Ortega-Rangel v. Sessions et al, No. 3:2018cv01618 - Document 13 (N.D. Cal. 2018)

Court Description: ORDER granting petition for writ of habeas corpus. Signed by Judge Jacqueline Scott Corley on May 14, 2018. (jsclc1S, COURT STAFF) (Filed on 5/14/2018)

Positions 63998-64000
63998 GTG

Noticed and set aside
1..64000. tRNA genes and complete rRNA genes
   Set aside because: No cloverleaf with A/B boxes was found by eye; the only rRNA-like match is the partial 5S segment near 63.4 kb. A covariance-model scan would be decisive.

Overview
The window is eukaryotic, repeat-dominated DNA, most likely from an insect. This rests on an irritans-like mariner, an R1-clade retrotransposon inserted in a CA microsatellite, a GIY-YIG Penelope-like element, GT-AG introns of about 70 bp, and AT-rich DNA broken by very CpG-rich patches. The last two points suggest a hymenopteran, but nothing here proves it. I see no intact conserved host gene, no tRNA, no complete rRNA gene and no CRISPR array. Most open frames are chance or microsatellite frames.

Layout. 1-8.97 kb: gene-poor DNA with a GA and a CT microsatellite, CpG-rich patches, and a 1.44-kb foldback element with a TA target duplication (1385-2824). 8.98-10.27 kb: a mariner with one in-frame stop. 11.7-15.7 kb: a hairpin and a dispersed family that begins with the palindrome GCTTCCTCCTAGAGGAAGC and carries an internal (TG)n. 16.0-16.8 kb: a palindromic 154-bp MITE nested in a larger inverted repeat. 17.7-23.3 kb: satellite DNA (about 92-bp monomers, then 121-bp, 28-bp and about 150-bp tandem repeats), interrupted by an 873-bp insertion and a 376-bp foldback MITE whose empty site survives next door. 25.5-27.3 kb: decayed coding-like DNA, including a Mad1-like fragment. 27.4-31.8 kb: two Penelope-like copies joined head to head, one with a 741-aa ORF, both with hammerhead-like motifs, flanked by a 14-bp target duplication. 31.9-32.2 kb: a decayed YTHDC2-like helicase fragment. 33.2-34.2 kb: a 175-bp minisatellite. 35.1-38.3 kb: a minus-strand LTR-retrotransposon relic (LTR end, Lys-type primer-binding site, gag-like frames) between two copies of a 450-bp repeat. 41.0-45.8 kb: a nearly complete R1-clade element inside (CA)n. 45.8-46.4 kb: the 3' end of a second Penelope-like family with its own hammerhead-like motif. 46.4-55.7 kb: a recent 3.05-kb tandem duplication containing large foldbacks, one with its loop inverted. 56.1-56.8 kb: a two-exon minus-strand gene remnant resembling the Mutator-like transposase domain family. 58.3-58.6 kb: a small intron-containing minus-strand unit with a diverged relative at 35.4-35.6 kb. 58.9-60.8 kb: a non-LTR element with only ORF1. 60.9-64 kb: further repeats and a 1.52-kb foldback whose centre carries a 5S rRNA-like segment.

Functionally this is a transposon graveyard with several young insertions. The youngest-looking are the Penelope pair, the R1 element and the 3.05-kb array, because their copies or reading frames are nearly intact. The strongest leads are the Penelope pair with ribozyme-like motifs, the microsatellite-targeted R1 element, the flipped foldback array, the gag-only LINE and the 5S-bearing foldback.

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1 2 3 4 UNITED STATES DISTRICT COURT 5 NORTHERN DISTRICT OF CALIFORNIA 6 7 MARIA ORTEGA-RANGEL, Plaintiff, 8 9 10 United States District Court Northern District of California 11 Case No.18-cv-01618-JSC ORDER RE PETITION FOR WRIT OF HABEAS CORPUS v. JEFFERSON B. SESSIONS, et al., Re: Dkt. No. 1 Defendants. 12 13 Plaintiff Maria Ortega Rangel is a citizen of Mexico who has been residing in the United 14 States for 18 years. In January 2018, Ms. Ortega had her first encounter with law enforcement 15 after a valid search of her home resulted in the seizure of heroin. Ms. Ortega admitted she had 16 knowledge of the controlled substance but stated it belonged to her partner who was not home at 17 the time of the search. Upon release from state custody Ms. Ortega was detained by Immigration 18 and Customs Enforcement (“ICE”). Now pending before the Court is Ms. Ortega’s petition for 19 writ of habeas corpus. Having carefully reviewed the parties’ initial and supplemental briefing 20 and having had the benefit of oral argument on April 17, 2018, the Court GRANTS Ms. Ortega’s 21 petition for the reasons set forth below. 22 FACTUAL BACKGROUND 23 Ms. Ortega is a 51-year old woman from Mexico. (Dkt. No. 6-1 at 5.) In 2000 she entered 24 the United States without lawful admission near Nogales, Arizona. (Id. at 7.) She has a nine-year 25 old daughter who is a U.S. citizen and two adult sons who were born in Mexico. (Dkt. No. 8-1 ¶ 26 3.; 6-1 at 7.) On January 23, 2018, Alameda County detectives executed a search warrant of Ms. 27 Ortega’s home. (Dkt. No. 1-2 at 32.) During the search “a large quantity of suspected heroin” 28 was located “inside a paper bag inside the bottom [of] [a] dresser drawer.” (Id.) The dresser was 1 “easily accessible and did not have any type of locking device attached to prohibit access inside 2 it.” (Id.) According to the Alameda County Sheriff’s Office, “the quantity of suspected heroin 3 located inside of Ms. Ortega’s residence exceed[ed] the amount commonly possessed for personal 4 use drug users.” (Id.) 5 Ms. Ortega admitted the bedroom was hers and provided “an admonished statement 6 admitting to knowing about the suspected heroin and that it belonged to her husband who was not 7 on scene at the time the search warrant was executed.” (Id.) Ms. Ortega’s bedroom door had a 8 deadlock but she admitted it was always left unlocked. (Id.) Mr. Ortega was placed under arrest 9 and transported to Santa Rita jail based on “the large quantity of suspected heroin” in the bedroom, “her admitted knowledge of the suspected heroin,” and “the children who live at the 11 United States District Court Northern District of California 10 residence and their ease of accessibility to the suspected heroin.” (Id.) On February 6, 2018, Ms. Ortega was charged with possession for sale of a controlled 12 13 substance, willful cruelty to a child, and two sentencing enhancements due to the quantity of the 14 controlled substance. (Id. at 36.) Ms. Ortega was then released from criminal custody on her own 15 recognizance by order of an Alameda County Superior Court judge and ordered to reappear on 16 February 8, 2018. (Id. at 34.) That same day, February 6, 2018, Ms. Ortega was arrested by ICE 17 upon her release from Santa Rita County jail. (Dkt. No. 6-1 at 1 ¶ 2.) Ms. Ortega was “deemed to 18 fall within ICE’s enforcement priorities” due to her “pending felony criminal charges.” (Id. at 2 ¶ 19 3.) 20 On February 7, 2018, “ICE initiated removal proceedings because [Ms. Ortega] is 21 unlawfully present in the United States without being inspected, admitted or paroled in violation 22 of section 212(a)(6)(A(i) of the Immigration and Nationality Act.” (Id. at 2 ¶ 4.) ICE determined 23 Ms. Ortega should be detained pursuant to Section 236(a) of the INA “pending removal 24 proceedings” and notified Ms. Ortega that she had “a right to request a review of that 25 determination by an Immigration Judge (‘IJ’).” (Id. at 2 ¶ 5.) Ms. Ortega requested a review of 26 the determination. (Id.) The following day, February 8, 2018, Ms. Ortega was unable to appear 27 for the preliminary hearing in her criminal case because she was in ICE custody. (Dkt. No. 1-2 at 28 39-40.) As a result, a bench warrant for her arrest was issued and held. (Id. at 40.) 2 1 Approximately one month later, on March 2, 2018, an IJ conducted Ms. Ortega’s bond 2 hearing. (Dkt. No. 6-1 at 2 ¶ 7.) Ms. Ortega was “advised by her criminal attorney not to testify 3 about the facts of her pending criminal case outside of the presence of her criminal defense 4 attorney.” (Dkt. No. 1-2 at 6 ¶ 12.) While Ms. Ortega was not able to testify about the criminal 5 matter she was prepared to testify about other facts regarding her life in the United States. (Id. ¶ 6 13.) Ms. Ortega’s daughter was also present and prepared to testify and be cross-examined. (Id.) 7 Understanding that Ms. Ortega could not testify due to her pending criminal matter, the IJ stated 8 “instead of testimony let us…get some of the saline facts.” (Dkt. No. 2 at 7:79-80.) Ms. Ortega’s 9 counsel represented that Ms. Ortega (1) has never been arrested and has no criminal convictions, (2) has been in the country 18 years, (3) entered the United States without inspection, (4) has been 11 United States District Court Northern District of California 10 living in Oakland, CA over the last 9 years, (5) is a widow and has not remarried, (6) has been 12 living with her partner who is a co-defendant in the criminal matter, the father of the nine-year old, 13 and “verbally abusive and mistreats her,” (7) has two sons who have no status, but one son is 14 married to a U.S. citizen and they have started the process of legalization, (8) participated in a 15 program that provides microloans to women in poor communities to help them start businesses, 16 (9) sells tamales, (10) has had no contact with immigration authorities since her entry, and (11) 17 has never failed to appear for any civil or criminal proceeding. (Dkt. No. 2 at 7-10.) 18 Ms. Ortega intended to seek cancellation of removal given she had a qualifying relative, 19 her U.S. citizen daughter, and has been in the United States for over 10 years continuously. (Id. at 20 10:185-188.) Ms. Ortega’s counsel further represented that Ms. Ortega is the primary caretaker of 21 her daughter and her removal would result in “an exceptional and unusual hardship.” (Id. at 22 10:191-192.) In regards to the child endangerment charges, Ms. Ortega submitted a probable 23 cause declaration which showed “no allegation of physical or verbal abuse against any child and 24 the charges simply arose from the fact the child lived in a house where controlled substances were 25 allegedly found.” (Dkt. No. 1-2 ¶ 15.) Ms. Ortega’s counsel also informed the IJ that pursuant to 26 California Government Code 7282.5, the Alameda County Sherriff’s Office was prohibited from 27 handing custody of Ms. Ortega over to ICE and that it violated this law when it cooperated with 28 ICE. (Dkt. No. 2 at 10:194-197.) 3 1 Ms. Ortega asked to be released on her own recognizance in light of the fact she had 2 already been granted this relief by the Superior Court, or alternatively sought a $2000 bond, which 3 would cause a substantial hardship on Ms. Ortega’s family but given a recent tax return was an 4 amount she was prepared to pay. (Id. at 10:191-212.) Ms. Ortega does not drive, does not own a 5 car, and does not own any other property. (Id. at 10:213-215.) The primary way Ms. Ortega 6 spends her time is taking care of her daughter and staying at home making tamales to sell to her 7 friends’ co-workers and her son’s boss. (Id. at 10:215-218.) 8 9 The IJ determined at the hearing that Ms. Ortega was not a flight risk but requested that counsel provide oral argument on whether Ms. Ortega was a danger to the community. (Id. at 10:224-11:231.) Ms. Ortega’s counsel stated that “we considered…putting [Ms. Ortega’s 11 United States District Court Northern District of California 10 daughter] on the stand to talk about how much time she spends with her mother…that her mother 12 is there when she wakes up…and when she goes to sleep…” but that Ms. Ortega’s counsel did not 13 “want to particularly traumatize her any more than she’s been traumatized.” (Id. at 11:234-239.) 14 To that, the IJ responded “tell us…what was in the declaration.” (Id. at 11:240-242.) Ms. 15 Ortega’s counsel stated there is a concern regarding the child’s safety since her mother is not there 16 to care for and protect her, particularly in regards to the child’s healthcare and schooling. (Id. at 17 11:247-250.) The daughter was kept away from school because of a concern that her father may 18 try to take her out of school. (Id. at 11:252-257.) Further, the locks were changed after the child’s 19 father disappeared, displacing the child from her home. (Id. at 11:191-192.) One week after Ms. 20 Ortega’s bond hearing, her partner was arrested and taken into criminal custody in Alameda 21 County. (Dkt. No. 1-2 at 8 ¶ 19.) The child is now is living with Ms. Ortega’s older son and wife. 22 (Dkt. No. 1-2 ¶ 20.) 23 The IJ issued a written order on March 5, 2018. (Dkt. No. 6-1 at 21-22.) The IJ held that 24 Ms. Ortega “carries the burden of demonstrating: (1) she is not a danger to the community, and (2) 25 she is not a flight risk.” (Id. at 21.) Citing Matter of Guerra, 24 I&N Dec. 37, 40 (BIA 2006), the 26 IJ further held that “there is no limitation on the discretionary factors that an Immigration Judge 27 may consider when ruling on custody and bond issues.” (Id. at 21-22.) Thereafter the IJ 28 concluded: 4 1 2 3 4 5 6 7 8 (Id. at 22.) The IJ determined that Ms. Ortega failed to establish she was not a danger to the community and denied her request for bond. (Id.) 9 After Ms. Ortega’s bond hearing the IJ went back on the record to conduct Ms. Ortega’s 10 removal proceeding; however, because Ms. Ortega had not been given notice and Ms. Ortega’s United States District Court Northern District of California 11 counsel was not prepared to go forward Ms. Ortega asked for more time. (Dkt. No. 1-2 at 8 ¶ 22.) 12 Ms. Ortega’s next removal proceeding was scheduled for March 28, 2018. (Id.) That hearing was 13 postponed to April 11, 2018 after Ms. Ortega’s continuance was granted. (Dkt. No 6-1 at 2 ¶ 9.) 14 15 16 17 18 19 20 21 22 23 24 25 26 According to the Government, ICE has not received any requests to transfer Ms. Ortega to her criminal proceedings. (Id. at 3 ¶ 10.) The Government represents that “if such a request were received, ICE will make diligent efforts to accommodate this type of request provided it was received sufficiently in advance of the criminal hearing, does not pose a security risk, and does not inadvertently delay the removal proceedings.” (Id.) PROCEDURAL HISTORY Ms. Ortega filed her petition for writ of habeas corpus pursuant to 28 U.S.C. §§ 2241 and 2243 on March 14, 2018. (Dkt. No. 1.) Thereafter the Court issued an order to show cause as to why the petition should not be granted. (Dkt. No. 4.) The Government responded on April 11, 2018. (Dkt. No. 6.) Ms. Ortega filed a traverse on April 13, 2018. (Dkt. No. 8.) The Court held oral argument on April 17, 2018. At that hearing the Court expressed concern regarding its jurisdiction over the matter. Petitioner requested the opportunity to submit supplemental briefing on that issue, which the Court granted. The Court ordered Petitioner to submit her brief by April 27 28 5 1 24, 2018 and Respondent to reply by May 1, 2018. (Dkt. No. 9.) Supplemental briefing is now 2 complete. Ms. Ortega has also filed a bond appeal with the BIA which is currently pending. (Dkt. 3 4 No. 6-1 at 2 ¶ 8.) Both parties’ briefs were due to the BIA on April 23, 2018. (Dkt No. 6-1 at 26.) 5 DISCUSSION Ms. Ortega argues that the IJ’s reliance on her arrest to detain her violated due process. 6 7 The Government responds that (1) the Court lacks jurisdiction to review the IJ’s discretionary 8 decision to deny bond, (2) even if the Court finds jurisdiction Ms. Ortega has not exhausted 9 administrative remedies, and (3) Ms. Ortega’s petition does not state a due process violation. 10 1. The Immigration and Nationality Act (“INA”) authorizes the detention of aliens awaiting 11 United States District Court Northern District of California Jurisdiction 12 removal from the United States. Different sections of the INA govern different phases of 13 detention. It authorizes “the Government to detain certain aliens seeking admission into the 14 country under §§ 1225(b)(1) and (b)(2)” and “aliens already in the country pending the outcome of 15 removal proceedings under §§ 1226(a) and (c).” Jennings v. Rodriguez, 138 S. Ct. 830, 838 16 (2018). The section at issue here is 1226(a).1 “Section 1226(a) sets out the default rule: The Attorney General may issue a warrant for 17 18 the arrest and detention of an alien pending a decision on whether the alien is to be removed from 19 the United States.” Id. at 837 (internal quotations omitted). “Except as provided in subsection (c) 20 of this section, the Attorney General may release an alien detained under § 1226(a) on bond ... or 21 conditional parole.” Id. (internal quotations omitted). To determine whether an immigrant who is detained under Section 1226(a) presents a 22 23 flight risk or danger to the community immigration judges look to the factors set forth in Matter of 24 Guerra, 24 I&N Dec. 37, 40 (BIA 2006). Singh v. Holder, 638 F.3d 1196, 1206 (9th Cir. 2010). 25 In that decision the BIA instructed that “an alien in removal proceedings has no constitutional 26 27 28 1 Section 1226(c) only applies to immigrants who fall “into one of several enumerated categories involving criminal offenses and terrorist activities.” Jennings, 138 S.Ct. at 837. Ms. Ortega has not been found guilty of any offense. 6 1 right to release on bond.” Matter of Guerra, 24 I&N Dec. 37, 40 (BIA 2006). “The courts have 2 consistently recognized that the Attorney General has extremely broad discretion in deciding 3 whether or not to release an alien on bond.” Id. “The burden is on the alien to show to the 4 satisfaction of the Immigration Judge that he or she merits release on bond.” Id. “In general, an 5 Immigration Judge must consider whether an alien who seeks a change in custody status is a threat 6 to national security, a danger to the community at large, likely to abscond, or otherwise a poor bail 7 risk.” Id. 8 9 10 United States District Court Northern District of California 11 12 13 14 15 16 “Immigration Judges may look to a number of factors in determining whether an alien merits release from bond, as well as the amount of bond that is appropriate.” Id. These factors may include any or all of the following: (1) whether the alien has a fixed address in the United States; (2) the alien’s length of residence in the United States; (3) the alien’s family ties in the United States, and whether they may entitle the alien to reside permanently in the United States in the future; (4) the alien’s employment history; (5) the alien’s record of appearance in court; (6) the alien’s criminal record, including the extensiveness of criminal activity, the recency of such activity, and the seriousness of the offenses; (7) the alien’s history of immigration violations; (8) any attempts by the alien to flee prosecution or otherwise escape from authorities; and (9) the alien’s manner of entry to the United States. 17 Id. “An Immigration Judge has broad discretion in deciding the factors that he or she may 18 consider in custody redeterminations.” Id. “The Immigration Judge may choose to give greater 19 weight to one factor over others, as long as the decision is reasonable.” Id. 20 “Section 1226(e) precludes an alien from challenging a discretionary judgment by the 21 Attorney General or a decision that the Attorney General has made regarding his detention or 22 release.” Jennings, 138 S.Ct. at 841 (internal quotations omitted). It states: 23 24 25 26 27 “The Attorney General’s discretionary judgment regarding the application of [§ 1226] shall not be subject to review. No court may set aside any action or decision by the Attorney General under this section regarding the detention or release of any alien or the grant, revocation, or denial of bond or parole.” § 1226(e). However, Section 1226(e) “does not preclude challenges to the statutory framework that permits the alien’s detention without bail.” Jennings, 138 S.Ct. at 841. Nor does it limit “habeas jurisdiction over constitutional claims or questions of law.” Singh, 638 F.3d at 1202; see also 28 7 1 Demore v. Kim, 538 U.S. 510, 517 (2003) (concluding “Section 1226(e) contains no explicit 2 provision barring habeas review” and the statute’s “clear text” does not bar constitutional 3 challenges to legislation authorizing detention without bail). “[C]laims that the discretionary 4 process itself was constitutionally flawed are cognizable in federal court on habeas because they 5 fit comfortably within the scope of §2241.” Singh, 638 F.3d at 1202 (internal quotations omitted) 6 (citing Gutierrez-Chavez v. INS, 298 F.3d 824, 829 (9th Cir. 2002)); see also Hernandez v. 7 Sessions, 872 F.3d 976, 986, 988 (9th Cir. 2017) (concluding the plaintiffs presented a claim that 8 the discretionary process itself was constitutionally flawed because they did not challenge the 9 amount of their initial bonds as excessive but rather the government’s bond setting policies and 10 United States District Court Northern District of California 11 practices as violating the Fifth Amendment). The Court has jurisdiction over Ms. Ortega’s petition. The IJ concluded Ms. Ortega is a 12 danger to the community solely because Ms. Ortega was “recently arrested for possession for sale 13 of a controlled substance.” Ms. Ortega claims that relying on the arrest alone violated due process 14 because no court or even grand jury has determined that there is probable cause to believe she 15 engaged in the sale of drugs and there is no other evidence in the record to support such a finding. 16 The Alameda County Sherriff’s probable cause determination contains no admission from Ms. 17 Ortega as to the sale of drugs; instead, Ms. Ortega stated the drugs belonged to her partner, who is 18 now in state custody. Further, Ms. Ortega was detained by ICE two days before her preliminary 19 hearing in state court; therefore, there has not been a state court probable cause decision to support 20 the charges upon which the IJ based his conclusion. 21 Respondent argues Section 1226(e) precludes this Court’s jurisdiction over the petition 22 because “disagreement with an IJ’s discretionary weighing of the evidence cannot, in and of itself, 23 constitute constitutional or legal error.” (Dkt. No. 12 at 2.) But Ms. Ortega is not challenging the 24 IJ’s weighing of the evidence; she contends it violates due process to rely solely on an arrest to 25 find a danger to the community when there is no probable cause determination by a court or grand 26 jury and no other evidence in the record to support a finding that she committed the crime for 27 which she was arrested. 28 8 Ramos v. Sessions, 293 F.Supp.3d 1021 (N.D. Cal. Mar. 13, 2018) (“Ramos II”), decided 1 2 after Jennings, 138 S.Ct. 830, is consistent with the Court’s jurisdiction conclusion. While the 3 district court concluded it was not clear whether Section 1226 applied these because the petitioner 4 was detained under 8 U.S.C. § 1231, the court went on to hold that even if section 1226(e) did 5 apply, “[t]he Ninth Circuit has made clear that a district court retains jurisdiction, notwithstanding 6 section 1226(e), to review legal and constitutional challenges to bond determinations, which are 7 not challenges to discretionary determinations.” Id. at *6 (citing Singh, 638 F.3d at 1202). Ms. 8 Ortega makes such a challenge here. The Government next argues that Singh does not apply because the petitioner in Singh 9 attacked the discretionary process itself whereas here Ms. Ortega attacks only the outcome. (Dkt. 11 United States District Court Northern District of California 10 No. 12 at 4.) The petitioner in Singh argued (1) the IJ did not properly allocate the burden of 12 proof, (2) the government should be held to a “clear and convincing standard of proof,” (3) the 13 government must provide contemporaneous records of Casas hearings, and (4) the IJ improperly 14 admitted certain evidence. Singh, 638 F.3d at 1203-1209. Here, Ms. Ortega also attacks the 15 discretionary process itself by arguing that the IJ’s finding that Ms. Ortega is a danger to the 16 community based solely on a single untested charge that was not supported by any evidence in the 17 record was unconstitutional and legal error. If Ms. Ortega was actually convicted of selling drugs, 18 or admitted to such conduct, or if a grand jury or judge had found probable cause to believe she 19 had committed such a crime, or if there was other probative and specific evidence to support such 20 a conclusion, then Ms. Ortega’s challenge might be an “attack on the outcome” as the Government 21 contends. But none of those circumstances is present in this record. Accordingly, Section 1226(e) does not preclude this Court’s jurisdiction to review Ms. 22 23 Ortega’s habeas petition. 24 2. 25 26 27 28 Exhaustion The Government next argues that even if the Court finds jurisdiction, Ms. Ortega’s petition should be denied because she has not exhausted administrative remedies. “Exhaustion can be either statutorily or judicially required.” Acevedo-Carranza v. Ashcroft, 371 F.3d 539, 541 (9th Cir. 2004). “If exhaustion is statutory, it may be a mandatory 9 1 requirement that is jurisdictional.” Id. (referencing El Rescate Legal Servs., Inc. v. Executive 2 Office of Immigration Review, 959 F.2d 742, 747 (9th Cir. 1991)). “If, however, exhaustion is a 3 prudential requirement, a court has discretion to waive the requirement.” Id. (citing Stratman v. 4 Watt, 656 F.2d 1321, 1325–26 (9th Cir. 1981)). 5 “District Courts are authorized by 28 U.S.C § 2241 to consider petitions for habeas 6 corpus.” Castro-Cortez v. INS, 239 F.3d 1037, 1047 (9th Cir. 2001). “That section does not 7 specifically require petitioners to exhaust direct appeals before filing petitions for habeas corpus.” 8 Id. However, the Ninth Circuit “require[s], as a prudential matter, that habeas petitioners exhaust 9 available judicial and administrative remedies before seeking relief under § 2241.” Id. Specifically, “courts may require prudential exhaustion if (1) agency expertise makes agency 11 United States District Court Northern District of California 10 consideration necessary to generate a proper record and reach a proper decision; (2) relaxation of 12 the requirement would encourage the deliberate bypass of the administrative scheme; and (3) 13 administrative review is likely to allow the agency to correct its own mistakes and to preclude the 14 need for judicial review.” Puga v. Chertoff, 488 F.3d 812, 815 (9th Cir. 2007) (internal quotation 15 marks omitted). 16 Once a detainee receives a bond hearing before an IJ she may appeal the IJ’s decision to 17 the BIA. Leonardo v. Crawford, 646 F.3d 1157, 1159 (9th Cir. 2011). If the detainee disagrees 18 with the BIA’s decision she may “file a habeas petition in the district court” to challenge her 19 continued detention. Id. Thereafter, “the district court’s decision on the habeas petition may be 20 appealed” to the Ninth Circuit. Id. Thus, pursuing habeas review of the IJ’s adverse bond 21 determination before appealing to the BIA is improper. Id. at 1160. “When a petitioner does not 22 exhaust administrative remedies, a district court ordinarily should either dismiss the petition 23 without prejudice or stay the proceedings until the petitioner has exhausted remedies, unless 24 exhaustion is excused.” Id. at 1160. 25 Courts may nonetheless waive the prudential exhaustion requirement if “administrative 26 remedies are inadequate or not efficacious, pursuit of administrative remedies would be a futile 27 gesture, irreparable injury will result, or the administrative proceedings would be void.” Laing v. 28 Ashcroft, 370 F.3d 994, 1000 (9th Cir. 2004) (quoting SEC v. G.C. George Sec., Inc., 637 F.2d 10 1 685, 688 (9th Cir. 1981)); see also Leonardo, 646 F.3d at 1160 (explaining that a detainee cannot 2 pursue habeas relief in the district court until the BIA has rendered its decision, unless the detainee 3 can demonstrate grounds for excusing the exhaustion requirement). 4 Ms. Ortega must show that at least one of the Laing factors applies in order to excuse exhaustion. She has done so here by demonstrating irreparable harm. She has been detained since 6 February 2018. She received a bond hearing one month later at which bond was denied. She filed 7 a BIA appeal that has not yet been set for hearing and asserts that the BIA appeal may take four 8 months or more to adjudicate. Given that she has lived in the United States for 18 years, she has 9 no criminal record (other than the single arrest upon which the IJ based the detention order), that 10 she has a pending criminal case that her ICE detention renders more difficult to defend, and that 11 United States District Court Northern District of California 5 she is the primary caregiver for her 9-year old child, Ms. Ortega (and her child) will be irreparably 12 harmed by further delay in providing her with a detention proceeding that comports with due 13 process. Other courts in this district have held that “the potential for irreparable harm to 14 Petitioner, in the form of continued unlawful denial of [bond] hearings for potentially four months 15 or more,” was so great that “waiver of the exhaustion requirement is appropriate.” See, e.g., 16 Villalta v. Sessions, No. 17-CV-05390-LHK, 2017 WL 4355182, at *3 (N.D. Cal. Oct. 2, 2017); 17 Cortez v. Sessions, No. 18-cv-01014-DMR, 2018 WL 1510187, at *3 (N.D. Cal. Mar. 27, 2018); 18 Ramos v. Sessions (“Ramos I”), No. 18-cv-00413-JST, 2018 WL 905922, at *3 (N.D. Cal. Feb. 19 15, 2018). Accordingly, the court concludes that administrative exhaustion is not required. 20 The Government’s insistence that Ms. Ortega’s failure to exhaust administrative remedies 21 is governed by Leonardo is unpersuasive. While the petitioner in Leonardo failed to appeal the 22 IJ’s decision to the BIA before filing his petition in district court, the Ninth Circuit concluded the 23 petitioner failed to exhaust administrative remedies not only because he did not file an appeal with 24 the BIA but also because he did not demonstrate “grounds for excusing the exhaustion 25 requirement.” Id. at 1160-1161. Here, unlike Leonardo, Ms. Ortega has demonstrated that 26 irreparable harm warrants the excuse of administrative exhaustion. 27 Accordingly, Ms. Ortega is excused from exhaustion. 28 11 1 2 3. Due Process Violation The IJ’s decision violated due process. The IJ concluded Ms. Ortega is a danger to the community solely because she was arrested for possession for sale of a controlled substance. The 4 IJ then went on to opine that the dangers to a community from the selling of controlled substances 5 cannot be overstated. (Dkt. No. 1-2 at 14.) Thus, the IJ’s dangerousness conclusion rested on his 6 finding that she had sold drugs. The record, however, did not contain sufficient evidence to 7 support such a finding. While Ms. Ortega had been arrested for selling drugs, no court or grand 8 jury had determined that there is probable cause to believe she in fact had done so. And the 9 Alameda County Sheriff’s Office’s Declaration does not include facts that support a finding that 10 she sold drugs as opposed to a finding of Ms. Ortega being aware that her boyfriend at the time 11 United States District Court Northern District of California 3 sold drugs. 12 The two cases the IJ cited to support his decision concern individuals who were convicted 13 of drug trafficking. See Matter of Melo, 21 I & N 883, 886 (BIA 1997) (concluding Melo was a 14 danger to society because of his prior criminal record including his 1987 and 1989 drug-trafficking 15 convictions, Melo admitted he sold cocaine, and served eight years for his convictions); Mahini v. 16 I.N.S., 779 F.2d 1419, 1421 (9th Cir. 1986) (concluding the BIA did not err when it concluded 17 petitioner was a danger to the community due to his convictions for the distribution of heroin). 18 Here, not only has Ms. Ortega not been convicted, the evidence in the record is insufficient to 19 support a finding that she did sell drugs. Further, the Ninth Circuit has held that criminal history 20 alone can be insufficient to justify detention, particularly when “a conviction could have occurred 21 years ago, and the alien could well have led an entirely law-abiding life since then.” See Singh, 22 638 F.3d at 1206. Again, Ms. Ortega has no criminal convictions and even no arrests for the 18 23 years she has lived in the United States, other than the single arrest upon which the IJ based the 24 detention decision. 25 The Government’s reliance on Barrientos v. ICE Field Office Director, 667 Fed.Appx. 184 26 (9th Cir. 2016) to support the IJ’s decision is unpersuasive. In Barrientos, the Ninth Circuit held 27 that under Matter of Guerra, 24 I. & N. Dec. 37, 40 (BIA 2006), the IJ was permitted to consider 28 pending criminal charges, provided the evidence of the charges was “probative and specific.” Id. 12 1 at 184. The charged conduct there—an incident involving driving under the influence of alcohol, 2 a hit and run, and sexual abuse of a 17-year old female—was probative and specific because the 3 petitioner had admitted that he fled the scene of the car accident and that the female involved was 4 a minor. Further, the petitioner had two previous convictions. Barrientos v. Ice Field Office 5 Director, No. C15-982-RSL-JPD, 2015 WL 6554522, at *2 (W.D. WA Sept. 25, 2015). Ms. 6 Ortega has not admitted to selling drugs, does not have a history of criminal convictions, and the 7 declaration to support her arrest does not contain facts that show that she sold drugs. The fact of 8 her arrest is not “probative and specific” and therefore the IJ’s sole reliance on her arrest to detain 9 her violated due process. 10 The Court cautions it is not holding that an IJ can never rely on criminal charges that are United States District Court Northern District of California 11 still pending to find that a detainee poses a danger to the community. The IJ may do so if the 12 evidence supporting the charge is probative and specific. Matter of Guerra, 24 I. & N. Dec. at 40. 13 In Matter of Guerra, for example, there was “specific and detailed” evidence in a criminal 14 complaint of the detainee’s alleged involvement in a drug trafficking scheme. Id. at 41. This 15 evidence included the source of the information that the detainee was involved in drugs, the events 16 leading to the detainee’s arrest, “including locations, alleged accomplices, and other details.” Id. 17 The evidence here, in contrast, is not that Ms. Ortega was involved in a drug trafficking scheme, 18 as the IJ found, but rather that she was aware that her boyfriend was selling drugs, a boyfriend that 19 is currently in custody. It thus violated due process for the IJ to find that she posed a danger to the 20 community because she was engaged in the sale of drugs. CONCLUSION 21 22 For the reasons described above, Ms. Ortega’s petition for habeas relief is GRANTED. 23 The appropriate relief is a new bond hearing before an immigration judge that complies with due 24 process. The hearing must be held within fifteen days from the issuance of this order. 25 This Order disposes of Docket No. 1. 26 IT IS SO ORDERED. 27 28 13 1 Dated: May 14, 2018 2 3 JACQUELINE SCOTT CORLEY United States Magistrate Judge 4 5 6 7 8 9 10 United States District Court Northern District of California 11 12 13 14 15 16 17 18 19 20 21 22 23 24 25 26 27 28 14